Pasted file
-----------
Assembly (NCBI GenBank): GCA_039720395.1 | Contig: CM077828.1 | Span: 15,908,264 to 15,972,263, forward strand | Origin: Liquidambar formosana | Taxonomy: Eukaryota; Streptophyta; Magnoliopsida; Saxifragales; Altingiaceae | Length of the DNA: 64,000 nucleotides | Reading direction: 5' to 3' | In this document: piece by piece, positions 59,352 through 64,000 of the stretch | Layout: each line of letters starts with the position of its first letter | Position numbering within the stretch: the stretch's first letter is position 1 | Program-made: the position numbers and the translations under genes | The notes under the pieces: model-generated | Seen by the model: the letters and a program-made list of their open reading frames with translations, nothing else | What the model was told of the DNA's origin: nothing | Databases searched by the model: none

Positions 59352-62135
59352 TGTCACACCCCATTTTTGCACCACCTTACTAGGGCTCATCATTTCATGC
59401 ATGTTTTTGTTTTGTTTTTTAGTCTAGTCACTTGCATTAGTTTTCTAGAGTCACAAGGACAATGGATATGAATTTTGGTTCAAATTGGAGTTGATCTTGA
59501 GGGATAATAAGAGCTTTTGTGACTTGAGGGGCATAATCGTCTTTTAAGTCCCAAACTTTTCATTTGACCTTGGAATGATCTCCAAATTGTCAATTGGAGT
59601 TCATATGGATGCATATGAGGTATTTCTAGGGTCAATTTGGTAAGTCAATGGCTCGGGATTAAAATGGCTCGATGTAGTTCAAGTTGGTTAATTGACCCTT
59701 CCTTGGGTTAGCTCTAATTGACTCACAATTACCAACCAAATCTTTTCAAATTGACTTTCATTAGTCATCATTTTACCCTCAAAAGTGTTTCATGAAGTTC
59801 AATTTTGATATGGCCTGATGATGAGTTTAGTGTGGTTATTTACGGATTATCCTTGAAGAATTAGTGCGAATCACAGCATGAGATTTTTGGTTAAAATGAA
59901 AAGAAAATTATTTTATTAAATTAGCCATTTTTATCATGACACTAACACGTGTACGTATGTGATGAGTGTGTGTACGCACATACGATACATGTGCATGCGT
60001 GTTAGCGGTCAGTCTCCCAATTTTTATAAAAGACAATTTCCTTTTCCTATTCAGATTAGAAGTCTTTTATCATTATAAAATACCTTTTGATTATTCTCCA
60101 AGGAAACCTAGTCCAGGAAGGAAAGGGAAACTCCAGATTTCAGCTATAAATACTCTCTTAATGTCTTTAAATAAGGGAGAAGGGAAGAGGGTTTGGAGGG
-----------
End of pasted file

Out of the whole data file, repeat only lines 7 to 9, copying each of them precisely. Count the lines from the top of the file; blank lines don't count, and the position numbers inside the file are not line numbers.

59701 CCTTGGGTTAGCTCTAATTGACTCACAATTACCAACCAAATCTTTTCAAATTGACTTTCATTAGTCATCATTTTACCCTCAAAAGTGTTTCATGAAGTTC
59801 AATTTTGATATGGCCTGATGATGAGTTTAGTGTGGTTATTTACGGATTATCCTTGAAGAATTAGTGCGAATCACAGCATGAGATTTTTGGTTAAAATGAA
59901 AAGAAAATTATTTTATTAAATTAGCCATTTTTATCATGACACTAACACGTGTACGTATGTGATGAGTGTGTGTACGCACATACGATACATGTGCATGCGT